Submission to the Auckland Transition Agency on the Discussion Document on Local Boards
As a grassroots community group we value our community voice and the opportunity to actively participate, influence and engage in local decision making. We support the principle of strong local democracy deriving from effective Local Boards with the ability to make decisions on local issues. GL2030 would like to be able to engage with an effective Local Board that has functions that are clearly defined, substantive and meaningful.
Local Boards are intended to have a significant and wide-ranging role. They are required to carry out responsibilities delegated from Council and should also be so embedded in their communities so that they are both watchdogs and proactively working to promote the wellbeing of the communities they represent. They are central to the effectiveness of the new Auckland Council.
Local Boards are the interface between local communities, Auckland Council and the CCOs. The list of responsibilities in Table A of the Discussion Document clearly supports that view. However, the content of the Document provides no certainty that Local Boards will be given the means to carry out the non-regulatory responsibilities that appear to be allocated to them. Further clarification is required under most of the headings for GL2030 to have confidence in the proposals.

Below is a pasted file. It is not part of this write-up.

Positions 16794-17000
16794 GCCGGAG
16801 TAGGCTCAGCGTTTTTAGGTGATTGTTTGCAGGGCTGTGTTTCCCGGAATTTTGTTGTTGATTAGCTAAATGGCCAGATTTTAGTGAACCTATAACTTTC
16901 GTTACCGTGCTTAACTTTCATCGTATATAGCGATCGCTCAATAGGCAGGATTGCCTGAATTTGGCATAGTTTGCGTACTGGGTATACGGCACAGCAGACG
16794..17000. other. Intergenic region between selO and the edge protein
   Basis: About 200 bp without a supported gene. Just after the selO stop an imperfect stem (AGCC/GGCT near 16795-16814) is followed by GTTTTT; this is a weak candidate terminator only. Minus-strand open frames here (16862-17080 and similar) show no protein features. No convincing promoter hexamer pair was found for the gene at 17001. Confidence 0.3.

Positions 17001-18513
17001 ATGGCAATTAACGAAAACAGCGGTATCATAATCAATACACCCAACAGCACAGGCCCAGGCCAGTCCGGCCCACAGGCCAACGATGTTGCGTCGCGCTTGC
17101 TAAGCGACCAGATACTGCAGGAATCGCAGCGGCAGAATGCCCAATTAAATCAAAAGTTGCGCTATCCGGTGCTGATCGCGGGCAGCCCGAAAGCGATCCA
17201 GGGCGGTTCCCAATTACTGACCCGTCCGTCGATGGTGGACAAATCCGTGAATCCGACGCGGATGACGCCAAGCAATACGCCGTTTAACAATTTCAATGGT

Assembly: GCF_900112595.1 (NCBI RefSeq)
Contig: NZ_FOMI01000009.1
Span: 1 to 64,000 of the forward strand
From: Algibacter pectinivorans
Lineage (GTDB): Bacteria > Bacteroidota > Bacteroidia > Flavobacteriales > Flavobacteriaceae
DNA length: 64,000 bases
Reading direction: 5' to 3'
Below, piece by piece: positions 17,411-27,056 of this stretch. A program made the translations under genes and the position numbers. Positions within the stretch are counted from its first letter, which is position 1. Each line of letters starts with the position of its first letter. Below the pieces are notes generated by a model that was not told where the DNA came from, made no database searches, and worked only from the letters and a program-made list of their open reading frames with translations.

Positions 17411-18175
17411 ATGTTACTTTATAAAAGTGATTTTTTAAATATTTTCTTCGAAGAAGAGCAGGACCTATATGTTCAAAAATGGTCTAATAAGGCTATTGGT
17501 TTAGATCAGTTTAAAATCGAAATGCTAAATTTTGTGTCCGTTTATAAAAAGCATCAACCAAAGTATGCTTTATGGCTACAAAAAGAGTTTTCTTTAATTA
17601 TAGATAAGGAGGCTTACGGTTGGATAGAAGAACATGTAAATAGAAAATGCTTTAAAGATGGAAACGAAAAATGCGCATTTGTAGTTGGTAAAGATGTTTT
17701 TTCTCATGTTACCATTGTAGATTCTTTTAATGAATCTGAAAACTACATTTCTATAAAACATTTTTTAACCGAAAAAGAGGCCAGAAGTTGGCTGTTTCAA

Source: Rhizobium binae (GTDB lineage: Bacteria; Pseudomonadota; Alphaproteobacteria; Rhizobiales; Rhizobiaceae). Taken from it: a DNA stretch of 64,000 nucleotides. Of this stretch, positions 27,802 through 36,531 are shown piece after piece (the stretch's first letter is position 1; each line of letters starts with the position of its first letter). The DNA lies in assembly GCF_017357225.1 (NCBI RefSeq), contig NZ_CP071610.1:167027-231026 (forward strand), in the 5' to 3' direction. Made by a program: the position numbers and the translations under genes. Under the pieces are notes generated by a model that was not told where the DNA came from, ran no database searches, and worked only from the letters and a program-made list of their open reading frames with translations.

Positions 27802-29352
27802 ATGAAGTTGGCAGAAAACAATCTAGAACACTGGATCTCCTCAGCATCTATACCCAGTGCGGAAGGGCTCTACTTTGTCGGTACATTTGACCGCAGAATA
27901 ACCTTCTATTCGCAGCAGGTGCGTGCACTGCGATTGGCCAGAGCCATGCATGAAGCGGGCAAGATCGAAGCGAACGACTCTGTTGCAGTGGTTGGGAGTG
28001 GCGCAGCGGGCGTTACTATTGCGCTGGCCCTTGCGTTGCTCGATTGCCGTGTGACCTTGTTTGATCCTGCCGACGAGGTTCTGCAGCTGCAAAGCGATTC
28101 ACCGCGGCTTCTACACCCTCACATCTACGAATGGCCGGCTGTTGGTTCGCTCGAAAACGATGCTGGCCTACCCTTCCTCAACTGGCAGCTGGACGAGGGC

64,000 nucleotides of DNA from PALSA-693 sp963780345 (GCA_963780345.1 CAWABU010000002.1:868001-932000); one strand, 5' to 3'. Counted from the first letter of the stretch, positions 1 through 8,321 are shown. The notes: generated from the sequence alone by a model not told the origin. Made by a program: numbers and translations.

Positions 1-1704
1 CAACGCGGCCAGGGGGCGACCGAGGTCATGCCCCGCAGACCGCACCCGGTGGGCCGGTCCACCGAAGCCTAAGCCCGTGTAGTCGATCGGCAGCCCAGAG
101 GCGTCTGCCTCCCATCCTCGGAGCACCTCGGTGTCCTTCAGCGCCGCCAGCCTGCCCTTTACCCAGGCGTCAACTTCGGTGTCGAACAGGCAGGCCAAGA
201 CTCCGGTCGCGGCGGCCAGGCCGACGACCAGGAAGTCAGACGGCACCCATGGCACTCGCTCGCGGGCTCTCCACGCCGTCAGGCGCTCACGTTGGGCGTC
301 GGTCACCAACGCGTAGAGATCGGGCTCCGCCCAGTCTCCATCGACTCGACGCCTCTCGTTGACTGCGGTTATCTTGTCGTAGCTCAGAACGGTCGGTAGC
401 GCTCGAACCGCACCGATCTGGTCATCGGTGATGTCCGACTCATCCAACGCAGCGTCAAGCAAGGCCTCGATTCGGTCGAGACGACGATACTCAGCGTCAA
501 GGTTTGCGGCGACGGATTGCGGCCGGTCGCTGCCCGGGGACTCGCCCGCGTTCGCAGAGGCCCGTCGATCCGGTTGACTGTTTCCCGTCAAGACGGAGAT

How will the CCO’s and the Local Boards work together? There is no clear mechanism by which the Local Boards can negotiate with the CCOs other than through the Auckland Council. Clarification is required.
Delegation of regulatory responsibilities will entirely depend on the elected Councillors. This gives no certainty that Local Boards will be able to respond to the needs of their communities. How will the delegations be managed to be consistent across Boards and over time?
The issue of financing locally-made decisions is left in the air. Will there be a ‘funding formula’ taking into account such factors as population, projected growth and the socio-economic profile of the community? Will there be a pool of discretionary funding under the Board’s direct control, to respond to small-scale, short-term community requests?
The By-law provision is particularly worrying. As a general principle, Auckland Council should only propose By-laws after due consultation with the Local Boards (and thus their communities). Will Local Boards be able to make decisions on the types of signs appropriate in their local areas? What is appropriate for the CBD may not be appropriate out in the Waitakere Ranges or on Great Barrier Island.
One of the biggest concerns is that Auckland Transport is responsible for matters falling within the road corridor and the mechanisms for consultation and decision making between Local Boards, Auckland Council and Auckland Transport are not defined. How will the CCO respond to and consult with Local Boards?
We look to ATA to provide the clarity and certainty required in finalising the activities and responsibilities allocated to each Local Board.
Grey Lynn 2030 Steering Committee